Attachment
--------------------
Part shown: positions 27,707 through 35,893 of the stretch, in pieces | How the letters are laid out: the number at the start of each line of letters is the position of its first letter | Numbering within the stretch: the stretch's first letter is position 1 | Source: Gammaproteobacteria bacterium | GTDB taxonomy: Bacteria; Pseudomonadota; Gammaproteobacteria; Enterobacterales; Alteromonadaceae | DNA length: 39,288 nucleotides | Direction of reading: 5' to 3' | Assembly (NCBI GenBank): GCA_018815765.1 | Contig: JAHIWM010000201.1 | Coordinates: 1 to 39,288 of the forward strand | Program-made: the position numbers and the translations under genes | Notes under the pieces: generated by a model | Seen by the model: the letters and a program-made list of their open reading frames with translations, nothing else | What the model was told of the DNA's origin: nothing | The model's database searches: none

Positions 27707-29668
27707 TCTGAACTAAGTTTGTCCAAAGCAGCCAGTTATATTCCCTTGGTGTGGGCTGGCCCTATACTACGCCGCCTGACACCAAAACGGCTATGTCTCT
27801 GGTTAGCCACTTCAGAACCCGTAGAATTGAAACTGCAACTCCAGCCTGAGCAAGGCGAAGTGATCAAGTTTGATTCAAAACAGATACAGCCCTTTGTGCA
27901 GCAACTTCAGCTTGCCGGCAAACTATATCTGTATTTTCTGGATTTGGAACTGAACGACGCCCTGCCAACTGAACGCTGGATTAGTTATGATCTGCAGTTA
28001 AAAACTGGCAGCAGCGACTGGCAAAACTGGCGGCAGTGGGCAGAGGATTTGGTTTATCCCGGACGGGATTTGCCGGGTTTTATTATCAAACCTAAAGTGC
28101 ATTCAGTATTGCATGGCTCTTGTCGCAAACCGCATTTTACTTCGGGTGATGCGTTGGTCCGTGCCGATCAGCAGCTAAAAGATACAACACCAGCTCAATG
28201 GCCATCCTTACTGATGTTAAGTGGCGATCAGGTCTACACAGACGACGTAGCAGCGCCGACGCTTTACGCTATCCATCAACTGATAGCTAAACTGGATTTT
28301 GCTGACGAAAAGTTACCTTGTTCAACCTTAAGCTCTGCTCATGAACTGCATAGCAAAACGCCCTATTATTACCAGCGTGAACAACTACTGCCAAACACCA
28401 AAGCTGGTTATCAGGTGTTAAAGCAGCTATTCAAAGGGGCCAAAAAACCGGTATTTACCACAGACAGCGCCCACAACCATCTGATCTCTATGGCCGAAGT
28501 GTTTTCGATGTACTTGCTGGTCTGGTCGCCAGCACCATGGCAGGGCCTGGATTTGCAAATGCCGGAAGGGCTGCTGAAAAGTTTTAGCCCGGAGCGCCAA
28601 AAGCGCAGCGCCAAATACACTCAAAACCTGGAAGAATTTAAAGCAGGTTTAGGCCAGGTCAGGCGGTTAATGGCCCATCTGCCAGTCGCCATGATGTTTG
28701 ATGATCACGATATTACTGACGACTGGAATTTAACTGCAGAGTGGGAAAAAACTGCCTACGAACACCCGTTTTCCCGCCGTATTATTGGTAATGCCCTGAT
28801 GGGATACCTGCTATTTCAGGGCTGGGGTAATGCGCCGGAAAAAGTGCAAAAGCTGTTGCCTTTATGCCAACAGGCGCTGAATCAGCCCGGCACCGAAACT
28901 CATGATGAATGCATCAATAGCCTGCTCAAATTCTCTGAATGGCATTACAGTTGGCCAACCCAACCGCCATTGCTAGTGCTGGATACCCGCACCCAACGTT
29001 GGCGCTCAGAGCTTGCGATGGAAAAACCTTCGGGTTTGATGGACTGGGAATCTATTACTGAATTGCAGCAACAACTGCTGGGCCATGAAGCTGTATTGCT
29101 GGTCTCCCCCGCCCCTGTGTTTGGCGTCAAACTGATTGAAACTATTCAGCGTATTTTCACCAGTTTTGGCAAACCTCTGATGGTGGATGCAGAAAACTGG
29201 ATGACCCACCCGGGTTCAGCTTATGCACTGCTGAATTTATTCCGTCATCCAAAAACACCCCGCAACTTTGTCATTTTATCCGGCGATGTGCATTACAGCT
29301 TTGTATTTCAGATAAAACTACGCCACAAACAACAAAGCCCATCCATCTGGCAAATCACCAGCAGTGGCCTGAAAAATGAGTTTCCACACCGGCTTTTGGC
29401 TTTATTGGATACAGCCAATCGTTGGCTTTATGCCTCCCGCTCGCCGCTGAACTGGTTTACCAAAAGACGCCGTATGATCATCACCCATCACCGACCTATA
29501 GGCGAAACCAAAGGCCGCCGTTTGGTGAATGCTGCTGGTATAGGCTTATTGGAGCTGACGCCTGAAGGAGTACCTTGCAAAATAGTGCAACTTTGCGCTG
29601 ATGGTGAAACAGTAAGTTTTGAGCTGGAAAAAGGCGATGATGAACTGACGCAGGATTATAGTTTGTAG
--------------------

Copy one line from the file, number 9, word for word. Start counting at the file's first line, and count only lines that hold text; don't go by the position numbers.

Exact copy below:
28301 GCTGACGAAAAGTTACCTTGTTCAACCTTAAGCTCTGCTCATGAACTGCATAGCAAAACGCCCTATTATTACCAGCGTGAACAACTACTGCCAAACACCA